It feels like poverty and inequality are increasing even though the numbers say they're not. Here's why

A new study by the respected Joseph Rowntree Foundation says millions more are in poverty, while income figures show no change. What is going on?

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The Independent Online

Are more people in poverty or not? The Joseph Rowntree Foundation (JRF) publishes a report today saying that the numbers at risk of poverty have risen from nine million in 2008/09 to 11 million in 2014/15, which suggests the numbers “at risk of poverty” have increased from 15 per cent of the population to 17 per cent in six years. Yet figures from the independent Office for National Statistics suggest that there were 13.5 million living below the poverty line in 2014/15, unchanged from six years before. Allow me to explain. 

The ONS figures are for those living in households with income below 60 per cent of the median after housing costs. That has been called the poverty line in Britain for most of postwar history. It was accepted by the Labour government, in particular in defining Tony Blair’s 1999 pledge to abolish child poverty by 2020. But it was disowned by Iain Duncan Smith, who as Work and Pensions Secretary tried to meet the target by redefining it. 

But almost all social research still uses this definition of poverty, which is why the question about whether poverty has increased is usually the same as whether inequality has increased or not. The poverty line is a measure of relative poverty, because it is tied to average incomes. That means people who are defined as poor today enjoy a better material life than most people in the 1930s, but they are excluded from the kind of life enjoyed by most of their fellow citizens now. And it means that an increase in inequality is likely to mean more people in poverty, because at the bottom end of the income scale there will be more people further away from the average. 

On these figures, overall levels of relative poverty and overall income inequality have not changed since about 1990, after a sharp increase during Margaret Thatcher’s time. So why do people feel that poverty and inequality have become worse? 

Part of the explanation was provided by the Institute for Fiscal Studies last month. It found that men’s earnings had become more unequal, as more men are in part-time, low-paid work. Conversely, women’s earnings are more equal as their employment trends are the opposite. But incomes overall have become more equal because fewer people are unemployed and because pensioners have become better off. Finally, the IFS found that, despite overall greater equality, the incomes of the best-off 1 per cent have increased by about a quarter since the mid-1990s.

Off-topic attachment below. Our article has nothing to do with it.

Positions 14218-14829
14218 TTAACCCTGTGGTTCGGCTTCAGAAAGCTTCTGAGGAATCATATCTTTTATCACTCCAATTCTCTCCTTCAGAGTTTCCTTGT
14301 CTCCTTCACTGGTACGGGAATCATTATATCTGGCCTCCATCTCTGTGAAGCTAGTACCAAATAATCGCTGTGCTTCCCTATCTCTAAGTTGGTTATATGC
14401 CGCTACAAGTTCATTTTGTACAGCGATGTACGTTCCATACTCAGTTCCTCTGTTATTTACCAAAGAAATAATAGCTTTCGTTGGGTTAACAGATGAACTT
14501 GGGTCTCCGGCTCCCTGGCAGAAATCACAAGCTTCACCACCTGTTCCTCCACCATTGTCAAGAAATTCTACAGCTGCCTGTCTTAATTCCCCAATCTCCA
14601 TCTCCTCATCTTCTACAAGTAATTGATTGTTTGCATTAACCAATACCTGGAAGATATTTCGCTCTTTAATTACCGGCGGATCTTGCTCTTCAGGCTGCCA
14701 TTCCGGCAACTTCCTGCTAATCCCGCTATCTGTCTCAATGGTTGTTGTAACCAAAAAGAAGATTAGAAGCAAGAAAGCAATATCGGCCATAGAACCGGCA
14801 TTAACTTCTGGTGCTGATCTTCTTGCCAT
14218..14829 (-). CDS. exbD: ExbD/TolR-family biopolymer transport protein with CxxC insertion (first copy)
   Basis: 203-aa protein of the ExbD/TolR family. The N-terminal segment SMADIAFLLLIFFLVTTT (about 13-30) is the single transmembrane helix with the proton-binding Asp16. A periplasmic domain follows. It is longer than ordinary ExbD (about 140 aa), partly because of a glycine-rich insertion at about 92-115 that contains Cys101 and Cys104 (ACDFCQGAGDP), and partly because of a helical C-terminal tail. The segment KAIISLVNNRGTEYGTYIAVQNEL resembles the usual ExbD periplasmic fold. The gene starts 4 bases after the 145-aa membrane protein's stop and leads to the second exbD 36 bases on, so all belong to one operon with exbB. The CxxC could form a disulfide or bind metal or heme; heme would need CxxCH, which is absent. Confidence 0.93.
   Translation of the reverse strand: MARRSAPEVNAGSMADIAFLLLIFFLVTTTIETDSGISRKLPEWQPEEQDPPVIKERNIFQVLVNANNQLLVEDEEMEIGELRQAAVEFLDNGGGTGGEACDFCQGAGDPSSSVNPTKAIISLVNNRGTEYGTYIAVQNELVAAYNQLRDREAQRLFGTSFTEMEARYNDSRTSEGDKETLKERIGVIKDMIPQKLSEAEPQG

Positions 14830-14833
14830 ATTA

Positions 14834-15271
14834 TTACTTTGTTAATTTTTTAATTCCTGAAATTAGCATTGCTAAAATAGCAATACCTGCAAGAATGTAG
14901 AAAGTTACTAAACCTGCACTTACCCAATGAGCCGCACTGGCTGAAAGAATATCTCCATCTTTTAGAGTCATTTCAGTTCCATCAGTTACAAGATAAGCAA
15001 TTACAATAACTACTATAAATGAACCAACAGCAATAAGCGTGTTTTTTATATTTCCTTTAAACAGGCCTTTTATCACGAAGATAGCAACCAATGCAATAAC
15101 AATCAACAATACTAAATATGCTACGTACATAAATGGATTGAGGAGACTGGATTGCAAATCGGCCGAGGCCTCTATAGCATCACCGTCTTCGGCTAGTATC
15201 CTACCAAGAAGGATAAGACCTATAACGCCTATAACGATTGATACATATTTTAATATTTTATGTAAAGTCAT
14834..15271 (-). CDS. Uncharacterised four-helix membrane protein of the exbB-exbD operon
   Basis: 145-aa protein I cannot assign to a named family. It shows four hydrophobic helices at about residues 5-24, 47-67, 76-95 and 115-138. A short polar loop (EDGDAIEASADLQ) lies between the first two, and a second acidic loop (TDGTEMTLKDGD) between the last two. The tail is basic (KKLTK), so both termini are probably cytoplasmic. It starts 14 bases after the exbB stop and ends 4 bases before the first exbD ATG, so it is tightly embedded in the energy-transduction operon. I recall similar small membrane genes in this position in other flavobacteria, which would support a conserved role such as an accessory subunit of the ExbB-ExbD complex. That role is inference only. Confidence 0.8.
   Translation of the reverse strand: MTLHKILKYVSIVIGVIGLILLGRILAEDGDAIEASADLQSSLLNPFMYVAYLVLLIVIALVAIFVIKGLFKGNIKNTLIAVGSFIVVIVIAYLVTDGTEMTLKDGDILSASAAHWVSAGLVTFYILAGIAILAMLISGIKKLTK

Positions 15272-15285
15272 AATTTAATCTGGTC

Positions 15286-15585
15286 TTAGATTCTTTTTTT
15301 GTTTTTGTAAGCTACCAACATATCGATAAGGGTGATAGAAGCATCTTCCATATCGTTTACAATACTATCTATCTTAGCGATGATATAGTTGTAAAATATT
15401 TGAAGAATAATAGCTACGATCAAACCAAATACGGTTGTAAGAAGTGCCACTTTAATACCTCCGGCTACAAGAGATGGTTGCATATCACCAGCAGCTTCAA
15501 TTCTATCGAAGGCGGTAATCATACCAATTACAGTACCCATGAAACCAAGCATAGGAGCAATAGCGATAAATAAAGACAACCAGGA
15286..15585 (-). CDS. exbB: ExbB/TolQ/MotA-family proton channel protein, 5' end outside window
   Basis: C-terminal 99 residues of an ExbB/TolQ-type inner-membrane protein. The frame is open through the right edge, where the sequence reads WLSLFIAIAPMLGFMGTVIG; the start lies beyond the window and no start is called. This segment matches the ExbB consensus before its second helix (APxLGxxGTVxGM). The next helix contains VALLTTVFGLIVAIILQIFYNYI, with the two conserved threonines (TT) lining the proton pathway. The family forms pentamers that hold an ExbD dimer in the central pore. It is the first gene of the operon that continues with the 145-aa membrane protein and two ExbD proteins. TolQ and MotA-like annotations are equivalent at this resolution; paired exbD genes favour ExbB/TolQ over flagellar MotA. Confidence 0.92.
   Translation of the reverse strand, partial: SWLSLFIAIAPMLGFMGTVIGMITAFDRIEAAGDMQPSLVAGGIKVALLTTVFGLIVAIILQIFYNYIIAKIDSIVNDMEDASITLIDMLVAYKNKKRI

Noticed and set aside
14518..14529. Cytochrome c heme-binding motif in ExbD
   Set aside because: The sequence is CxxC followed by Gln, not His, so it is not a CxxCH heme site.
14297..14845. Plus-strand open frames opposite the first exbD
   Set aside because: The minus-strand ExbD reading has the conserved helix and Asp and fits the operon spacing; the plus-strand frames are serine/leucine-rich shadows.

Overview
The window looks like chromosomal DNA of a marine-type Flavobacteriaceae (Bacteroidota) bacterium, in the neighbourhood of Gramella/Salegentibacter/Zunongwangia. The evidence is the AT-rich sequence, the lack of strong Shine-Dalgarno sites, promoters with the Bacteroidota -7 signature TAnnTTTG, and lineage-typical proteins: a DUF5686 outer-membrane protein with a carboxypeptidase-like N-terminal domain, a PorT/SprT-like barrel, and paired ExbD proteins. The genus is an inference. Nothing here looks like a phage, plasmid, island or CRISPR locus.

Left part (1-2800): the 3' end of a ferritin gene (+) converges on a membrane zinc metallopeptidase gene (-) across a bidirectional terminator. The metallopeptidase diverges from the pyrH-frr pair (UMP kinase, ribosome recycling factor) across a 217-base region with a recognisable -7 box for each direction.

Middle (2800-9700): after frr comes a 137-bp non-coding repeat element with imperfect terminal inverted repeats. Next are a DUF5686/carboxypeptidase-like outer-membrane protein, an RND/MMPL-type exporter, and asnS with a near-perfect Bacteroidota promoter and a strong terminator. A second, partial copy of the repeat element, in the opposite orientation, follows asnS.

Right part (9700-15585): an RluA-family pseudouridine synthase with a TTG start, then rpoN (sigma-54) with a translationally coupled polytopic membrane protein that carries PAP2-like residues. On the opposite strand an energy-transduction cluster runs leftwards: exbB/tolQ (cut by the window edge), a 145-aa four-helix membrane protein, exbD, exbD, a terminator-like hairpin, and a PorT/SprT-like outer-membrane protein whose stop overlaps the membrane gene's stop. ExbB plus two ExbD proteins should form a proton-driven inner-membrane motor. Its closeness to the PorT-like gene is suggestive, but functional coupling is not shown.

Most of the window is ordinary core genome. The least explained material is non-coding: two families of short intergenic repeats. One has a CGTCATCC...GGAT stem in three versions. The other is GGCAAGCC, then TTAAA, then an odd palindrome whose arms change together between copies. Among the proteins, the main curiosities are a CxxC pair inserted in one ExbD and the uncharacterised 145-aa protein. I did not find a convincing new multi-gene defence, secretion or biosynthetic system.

For many people, therefore, society feels more unequal, even if the overall numbers say (slightly) the opposite. But there is something else going on too, which is where the JRF research comes in. It uses a different way of defining poverty, called the Minimum Income Standard. This uses surveys of public opinion to define what most people think they need for an “acceptable” standard of living.

This is a way of thinking about poverty that goes back to a research project called Breadline Britain in 1983, written up by Joanna Mack and Stewart Lansley in Poor Britain. At the time, when unemployment was high, their work defined 8.5 million people as in poverty – in that they lacked “socially perceived necessities”. 

This approach to measuring poverty has since been taken up by Loughborough University and the JRF. The definitions are not quite the same, but the numbers in poverty using a similar method seem to have increased. 

It would seem that the income most people think is needed for an acceptable life has risen faster than incomes generally. So we would now think of someone as “poor” if they cannot afford, say, a dishwasher, when we wouldn’t have thought that was necessary in the 1980s. 

So the solution to the puzzle is that, objectively, poverty hasn’t increased, but that people feel it has, which means that, in a way, it has. 

The paradox of this paradox, though, is that objective poverty and inequality are likely to rise in the next few years. The planned cuts in tax credits will take away more from low-paid workers than they are gaining from the National Living Wage. Then everyone will be able to agree that poverty is getting worse.

Update: I have changed the numbers in the first paragraph. I originally quoted the JRF estimates of the numbers below the Minimum Income Standard (MIS), which have risen from 15m in 2008/09 to 19m in 2014/15. The JRF prefers to focus, however, on the numbers of those on incomes of less than 75 per cent of the MIS, as it says these are the people “at high risk of being in poverty”. This is the point at which “the risk of getting behind on bills or being unable to afford to replace broken household items is four times the rate at MIS or above”.

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